A fuel shortage blamed on the Trump Administration has turned filling a tank in Cuba into an ordeal even for a country used to waiting in lines.
Around Havana, drivers spend days hunting desperately for gas, calling friends and updating online chat groups with sightings of diesel, regular and higher-octane fuel at gas stations. Lines this week have come to stretch for blocks with waits up to five hours long. Drivers park and shut off their cars to wait in the shade and chat with friends as cars crawl past pumps far in the distance.
Increasingly, gas stations are running out with people still waiting in line. Drivers have started lining up outside empty gas stations in the hope that a truck from the state-run fuel monopoly will come by to fill its pumps.
Cuban officials blame a U.S. policy of sanctioning ships that bring petroleum products from Venezuela, Cuba's main ally and source of highly subsidized fuel for two decades. Outside observers say the broader cause is Cuba's energy overdependence on a single socialist ally whose oil industry has gone into freefall. Cuba relies on Venezuela for about 60 percent of its daily consumption, according to some estimates.
"Once again they committed the great strategic error of putting all their eggs in one basket," said Jorge Piñon, an expert on Cuban and Venezuelan energy and economics at the University of Texas. "They didn't learn the lesson of the '80s when they depended on the Soviet Union without an insurance policy protecting them from political changes."
Whatever the cause, the result is an energy shortage that's crippling Cuba's already slack economy and forcing people to spend much of their week worrying about how to get around.
"If I don't manage to fill up now all I have is enough to get home and park my car," said Karel Perez, a 44-year-old restaurant employee.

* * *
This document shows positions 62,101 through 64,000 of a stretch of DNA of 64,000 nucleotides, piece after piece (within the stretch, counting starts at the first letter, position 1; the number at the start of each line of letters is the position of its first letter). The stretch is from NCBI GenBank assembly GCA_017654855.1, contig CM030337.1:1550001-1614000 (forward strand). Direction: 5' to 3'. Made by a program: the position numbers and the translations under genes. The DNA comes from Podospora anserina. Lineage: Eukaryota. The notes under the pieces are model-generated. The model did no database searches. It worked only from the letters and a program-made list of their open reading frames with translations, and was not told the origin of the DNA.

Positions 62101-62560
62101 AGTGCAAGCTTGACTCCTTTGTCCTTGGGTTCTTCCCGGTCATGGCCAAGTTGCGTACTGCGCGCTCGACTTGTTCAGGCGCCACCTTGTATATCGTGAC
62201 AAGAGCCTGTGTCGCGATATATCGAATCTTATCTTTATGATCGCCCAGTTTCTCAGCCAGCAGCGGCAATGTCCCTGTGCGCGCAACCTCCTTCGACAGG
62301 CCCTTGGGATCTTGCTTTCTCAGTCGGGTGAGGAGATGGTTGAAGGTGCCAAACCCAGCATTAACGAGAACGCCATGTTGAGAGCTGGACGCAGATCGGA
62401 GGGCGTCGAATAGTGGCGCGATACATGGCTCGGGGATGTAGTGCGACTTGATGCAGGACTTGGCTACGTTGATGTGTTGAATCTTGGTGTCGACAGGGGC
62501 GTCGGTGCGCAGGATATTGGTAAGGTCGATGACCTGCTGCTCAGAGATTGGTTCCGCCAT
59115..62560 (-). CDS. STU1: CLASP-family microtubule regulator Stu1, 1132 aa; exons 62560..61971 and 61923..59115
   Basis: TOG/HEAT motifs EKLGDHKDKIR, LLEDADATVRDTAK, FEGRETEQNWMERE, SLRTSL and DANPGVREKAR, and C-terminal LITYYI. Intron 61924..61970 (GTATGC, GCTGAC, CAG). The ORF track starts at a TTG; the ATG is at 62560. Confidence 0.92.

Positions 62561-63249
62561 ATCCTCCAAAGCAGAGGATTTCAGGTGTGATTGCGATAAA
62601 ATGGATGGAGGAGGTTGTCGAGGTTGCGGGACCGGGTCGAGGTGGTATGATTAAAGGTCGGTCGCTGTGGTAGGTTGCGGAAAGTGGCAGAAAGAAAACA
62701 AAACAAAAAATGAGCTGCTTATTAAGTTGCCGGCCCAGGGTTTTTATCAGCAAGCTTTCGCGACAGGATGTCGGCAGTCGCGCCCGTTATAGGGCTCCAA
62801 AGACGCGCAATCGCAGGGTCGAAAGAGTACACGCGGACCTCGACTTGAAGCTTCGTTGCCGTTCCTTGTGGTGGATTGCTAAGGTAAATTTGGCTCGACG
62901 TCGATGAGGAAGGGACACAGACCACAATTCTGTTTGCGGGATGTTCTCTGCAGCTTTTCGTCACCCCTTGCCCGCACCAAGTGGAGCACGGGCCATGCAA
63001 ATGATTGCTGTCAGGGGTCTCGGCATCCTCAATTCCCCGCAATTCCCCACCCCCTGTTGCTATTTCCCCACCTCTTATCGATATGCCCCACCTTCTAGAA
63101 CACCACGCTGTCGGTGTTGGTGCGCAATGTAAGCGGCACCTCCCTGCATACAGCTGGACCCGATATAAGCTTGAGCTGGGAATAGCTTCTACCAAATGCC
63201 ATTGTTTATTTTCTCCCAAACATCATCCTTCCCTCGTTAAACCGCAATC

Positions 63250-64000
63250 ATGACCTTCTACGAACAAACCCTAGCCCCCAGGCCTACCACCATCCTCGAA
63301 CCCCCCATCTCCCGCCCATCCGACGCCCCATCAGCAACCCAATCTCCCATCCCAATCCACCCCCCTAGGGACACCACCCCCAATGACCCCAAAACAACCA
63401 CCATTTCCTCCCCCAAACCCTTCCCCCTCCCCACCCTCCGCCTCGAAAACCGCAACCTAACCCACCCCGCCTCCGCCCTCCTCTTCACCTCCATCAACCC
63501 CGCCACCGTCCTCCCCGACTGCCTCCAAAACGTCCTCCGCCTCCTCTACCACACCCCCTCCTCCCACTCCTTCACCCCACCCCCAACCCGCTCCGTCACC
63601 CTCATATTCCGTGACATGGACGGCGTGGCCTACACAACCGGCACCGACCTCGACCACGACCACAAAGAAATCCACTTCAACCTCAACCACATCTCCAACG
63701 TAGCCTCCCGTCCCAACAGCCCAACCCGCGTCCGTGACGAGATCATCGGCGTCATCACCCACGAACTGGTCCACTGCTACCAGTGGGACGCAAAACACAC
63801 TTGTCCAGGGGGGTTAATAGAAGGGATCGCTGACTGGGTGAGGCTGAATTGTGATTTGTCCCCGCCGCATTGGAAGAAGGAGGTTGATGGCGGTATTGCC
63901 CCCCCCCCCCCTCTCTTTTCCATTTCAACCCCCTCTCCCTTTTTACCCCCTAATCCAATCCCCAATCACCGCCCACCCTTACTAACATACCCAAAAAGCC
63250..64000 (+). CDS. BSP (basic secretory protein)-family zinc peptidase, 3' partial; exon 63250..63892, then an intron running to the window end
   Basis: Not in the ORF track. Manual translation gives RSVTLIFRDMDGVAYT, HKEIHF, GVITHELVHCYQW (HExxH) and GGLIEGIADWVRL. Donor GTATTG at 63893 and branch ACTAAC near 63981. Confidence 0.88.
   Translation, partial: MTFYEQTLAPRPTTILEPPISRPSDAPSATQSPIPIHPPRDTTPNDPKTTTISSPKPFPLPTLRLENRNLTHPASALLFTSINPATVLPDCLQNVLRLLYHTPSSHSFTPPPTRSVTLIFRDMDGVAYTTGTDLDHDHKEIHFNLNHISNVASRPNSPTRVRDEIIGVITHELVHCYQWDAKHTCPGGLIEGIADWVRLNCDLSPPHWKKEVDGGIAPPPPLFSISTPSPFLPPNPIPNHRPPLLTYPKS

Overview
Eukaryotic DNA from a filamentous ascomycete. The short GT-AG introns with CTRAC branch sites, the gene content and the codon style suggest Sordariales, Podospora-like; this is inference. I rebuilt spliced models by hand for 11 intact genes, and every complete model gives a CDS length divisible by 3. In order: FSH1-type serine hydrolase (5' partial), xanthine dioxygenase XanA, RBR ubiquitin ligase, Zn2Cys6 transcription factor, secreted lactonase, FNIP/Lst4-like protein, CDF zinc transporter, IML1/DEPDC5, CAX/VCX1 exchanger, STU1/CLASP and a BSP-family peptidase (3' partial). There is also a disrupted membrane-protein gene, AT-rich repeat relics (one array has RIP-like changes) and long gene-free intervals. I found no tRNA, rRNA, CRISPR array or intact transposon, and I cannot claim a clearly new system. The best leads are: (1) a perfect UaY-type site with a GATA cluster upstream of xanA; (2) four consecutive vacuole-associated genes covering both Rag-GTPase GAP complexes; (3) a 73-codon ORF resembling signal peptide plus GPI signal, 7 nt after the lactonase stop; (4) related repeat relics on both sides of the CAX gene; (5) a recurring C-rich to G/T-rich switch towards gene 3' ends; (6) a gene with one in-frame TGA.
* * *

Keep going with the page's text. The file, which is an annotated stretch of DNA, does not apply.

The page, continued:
Interminable gas lines are only the most visible sign of a fuel crisis that's led to cutbacks in public transport, public services and every sort of state-run business in one of the world's last centrally planned economies.
Train and bus service has been cut back, state employees are working half days and farmers are being asked to use oxen to pull plows instead driving tractors. Police have been posted to bus stops and gas stations to control the long lines. Public employees with state-owned cars have been told to pick up hitchhikers, a measure enforced by public inspectors last seen during the infamous economic crash known as the special period following the collapse of the Soviet Union. More broadly, the country has been suffering months of intermittent shortages of basic products like soap, detergent and, for a while, chicken, due to a lack of hard currency to buy imported goods.
Problems with public transport became obvious this month, leading to widespread discontent among Cubans. On Sept. 11, President Miguel Díaz-Canel announced that the country had to cut back its use of petroleum products, particularly diesel, due to a shortage of tankers he blamed on U.S. sanctions. Since then, gas lines winding for blocks have become a feature of the landscape in Havana and around the country.
The government says the arrival of tankers in October should relieve the situation somewhat, but many Cubans remain worried.
"Since public transport has gotten bad I try not to go out and I walk to work," said Jacqueline Pereira, a 35-year-old state employee. "People are tense."